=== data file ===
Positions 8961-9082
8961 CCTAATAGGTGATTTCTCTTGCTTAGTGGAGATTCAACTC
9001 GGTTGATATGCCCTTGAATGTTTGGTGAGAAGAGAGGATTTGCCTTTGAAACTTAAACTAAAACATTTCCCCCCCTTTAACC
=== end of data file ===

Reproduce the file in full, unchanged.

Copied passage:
Positions 8961-9082
8961 CCTAATAGGTGATTTCTCTTGCTTAGTGGAGATTCAACTC
9001 GGTTGATATGCCCTTGAATGTTTGGTGAGAAGAGAGGATTTGCCTTTGAAACTTAAACTAAAACATTTCCCCCCCTTTAACC